DOT Reaches Out & 2012 Farm Bill
DOT Reaches Out & 2012 Farm Bill plus Food Forethought. I’m Greg Martin with today’s Northwest Report.
Members of the House Ag Committee are busy looking at what the 2012 Farm Bill just might look like and of course there are plenty of spending cuts on the table and House Ag Committee Chairman Frank Lucas says it depends on the plan you’re looking at - as each one has a different ag target. He’s telling members of the committee that if he has a choice - they will write the farm bill next summer under regular order.
LUCAS: But if we have to do an accelerated process then - (sigh) - cinch up your belt, get ready to go, we’re going to do what we’ve got to do. And it will mean, in effect, writing the next farm bill early if they make dramatic cuts in these negotiations to our programs.
U.S. Transportation Secretary Ray LaHood is trying to straddle a fence when it comes to finding the right balance between highway safety and regulations. He says well-meaning regulations can be burdensome if the government isn’t thoughtful about how they’re put in place and what effect they can have on ag operations. A recent notice published in the Federal Register has not been taken well by ag leaders and LaHood reiterated they are not proposing new regulations but seeking input and solutions from the community on several important issues.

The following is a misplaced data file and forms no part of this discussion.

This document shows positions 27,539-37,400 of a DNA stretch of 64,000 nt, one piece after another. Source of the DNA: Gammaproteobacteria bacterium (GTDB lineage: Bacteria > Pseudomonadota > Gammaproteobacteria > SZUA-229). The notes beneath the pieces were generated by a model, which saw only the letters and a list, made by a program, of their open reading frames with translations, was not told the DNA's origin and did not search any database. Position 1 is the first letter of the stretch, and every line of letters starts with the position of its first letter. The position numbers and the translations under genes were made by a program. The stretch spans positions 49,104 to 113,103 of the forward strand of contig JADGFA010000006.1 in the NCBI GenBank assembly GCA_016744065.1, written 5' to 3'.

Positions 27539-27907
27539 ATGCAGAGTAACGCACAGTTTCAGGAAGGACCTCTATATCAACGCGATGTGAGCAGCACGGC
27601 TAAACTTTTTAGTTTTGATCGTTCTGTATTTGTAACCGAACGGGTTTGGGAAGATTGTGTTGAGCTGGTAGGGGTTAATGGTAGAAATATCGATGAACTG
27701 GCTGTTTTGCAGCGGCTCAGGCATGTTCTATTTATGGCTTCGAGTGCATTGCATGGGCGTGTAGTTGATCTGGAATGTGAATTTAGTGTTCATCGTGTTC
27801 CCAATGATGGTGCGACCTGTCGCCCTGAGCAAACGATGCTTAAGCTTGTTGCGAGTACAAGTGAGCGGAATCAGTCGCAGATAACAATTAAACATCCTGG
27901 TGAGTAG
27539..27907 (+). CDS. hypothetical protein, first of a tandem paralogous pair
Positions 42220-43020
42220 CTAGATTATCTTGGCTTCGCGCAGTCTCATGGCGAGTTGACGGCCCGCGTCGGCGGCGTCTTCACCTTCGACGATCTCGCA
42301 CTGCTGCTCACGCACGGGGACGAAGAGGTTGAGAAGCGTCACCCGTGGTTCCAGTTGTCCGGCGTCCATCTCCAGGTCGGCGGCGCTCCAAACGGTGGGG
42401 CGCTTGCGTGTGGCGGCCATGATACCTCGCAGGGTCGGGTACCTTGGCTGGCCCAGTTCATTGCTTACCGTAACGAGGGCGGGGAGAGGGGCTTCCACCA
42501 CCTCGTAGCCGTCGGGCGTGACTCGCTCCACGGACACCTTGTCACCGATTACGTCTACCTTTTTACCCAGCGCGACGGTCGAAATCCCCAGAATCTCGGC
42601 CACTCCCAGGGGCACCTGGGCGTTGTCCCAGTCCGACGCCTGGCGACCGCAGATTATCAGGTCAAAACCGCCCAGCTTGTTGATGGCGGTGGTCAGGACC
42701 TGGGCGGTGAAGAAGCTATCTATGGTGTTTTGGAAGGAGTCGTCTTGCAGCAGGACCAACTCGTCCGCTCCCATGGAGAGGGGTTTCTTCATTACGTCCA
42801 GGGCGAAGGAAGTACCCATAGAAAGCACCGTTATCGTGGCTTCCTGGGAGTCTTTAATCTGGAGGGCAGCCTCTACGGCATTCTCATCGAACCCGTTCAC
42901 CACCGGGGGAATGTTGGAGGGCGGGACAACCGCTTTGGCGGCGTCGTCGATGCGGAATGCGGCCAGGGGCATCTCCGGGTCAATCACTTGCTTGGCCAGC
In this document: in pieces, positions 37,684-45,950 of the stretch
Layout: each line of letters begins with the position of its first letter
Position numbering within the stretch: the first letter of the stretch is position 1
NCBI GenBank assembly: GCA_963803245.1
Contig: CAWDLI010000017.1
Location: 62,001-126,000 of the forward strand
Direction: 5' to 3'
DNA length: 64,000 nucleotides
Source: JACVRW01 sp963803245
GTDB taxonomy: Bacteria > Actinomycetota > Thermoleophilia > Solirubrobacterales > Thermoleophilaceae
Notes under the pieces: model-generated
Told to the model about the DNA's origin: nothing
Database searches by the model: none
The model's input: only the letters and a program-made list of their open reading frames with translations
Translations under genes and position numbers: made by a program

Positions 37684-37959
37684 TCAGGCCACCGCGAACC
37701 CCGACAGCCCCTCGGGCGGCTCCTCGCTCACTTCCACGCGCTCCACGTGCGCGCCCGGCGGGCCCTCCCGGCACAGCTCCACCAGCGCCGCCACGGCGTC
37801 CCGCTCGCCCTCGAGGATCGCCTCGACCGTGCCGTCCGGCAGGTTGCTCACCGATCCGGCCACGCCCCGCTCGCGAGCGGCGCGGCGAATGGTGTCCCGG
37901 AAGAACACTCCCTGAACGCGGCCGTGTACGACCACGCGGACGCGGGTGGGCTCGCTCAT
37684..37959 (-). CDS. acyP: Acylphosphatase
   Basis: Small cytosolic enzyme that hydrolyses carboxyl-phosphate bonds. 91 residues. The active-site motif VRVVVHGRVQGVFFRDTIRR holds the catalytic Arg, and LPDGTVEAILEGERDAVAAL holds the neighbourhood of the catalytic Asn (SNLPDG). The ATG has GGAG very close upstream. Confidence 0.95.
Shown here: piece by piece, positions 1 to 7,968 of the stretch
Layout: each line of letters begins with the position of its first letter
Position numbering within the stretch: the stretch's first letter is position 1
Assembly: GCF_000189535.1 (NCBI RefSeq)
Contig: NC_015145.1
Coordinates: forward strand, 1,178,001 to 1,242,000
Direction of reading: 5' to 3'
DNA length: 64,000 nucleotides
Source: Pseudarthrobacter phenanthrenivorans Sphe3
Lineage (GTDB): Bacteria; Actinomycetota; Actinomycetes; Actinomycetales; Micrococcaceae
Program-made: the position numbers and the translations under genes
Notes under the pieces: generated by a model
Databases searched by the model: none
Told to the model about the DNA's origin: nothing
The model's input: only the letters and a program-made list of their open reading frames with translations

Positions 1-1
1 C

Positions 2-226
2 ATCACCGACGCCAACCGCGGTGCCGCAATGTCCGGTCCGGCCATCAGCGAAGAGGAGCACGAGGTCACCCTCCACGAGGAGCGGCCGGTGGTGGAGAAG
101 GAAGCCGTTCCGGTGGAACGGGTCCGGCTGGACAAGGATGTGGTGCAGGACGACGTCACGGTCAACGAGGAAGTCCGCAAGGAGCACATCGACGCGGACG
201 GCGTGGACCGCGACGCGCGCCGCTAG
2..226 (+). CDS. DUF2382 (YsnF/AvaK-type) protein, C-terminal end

Now with today’s Food Forethought, here’s Lacy Gray.
Here in the Pacific Northwest we’ve been fairly fortunate in that we have for the most part avoided the extreme high temperatures that the rest of the nation seems to be suffering from. In fact, we have had an unusually cool summer so far. But the weatherman says that is about to change here shortly. Something we need to remember as we experience summer heat waves is that we aren’t the only ones who feel the heat, our animals becomes stressed out with hot weather too. If you have pets or livestock, remember to give them extra water and plenty of shade; just because these animals may be used to being outdoors doesn’t mean they are immune to extreme changes in temperature. In hot weather never, ever leave an animal alone in a vehicle; even with the windows open, a car or truck can quickly become a furnace. Also, just like it’s not a good idea for humans to do strenuous exercise in the heat of the day, domestic animals should not be exercised, and livestock should not be transported in heat over eighty degrees. Remember, our animals’ needs reflect our own in hot weather; if you need shade, more water, and rest, so do they.
Thanks Lacy. That’s today’s Northwest Report. I’m Greg Martin on the Ag Information Network.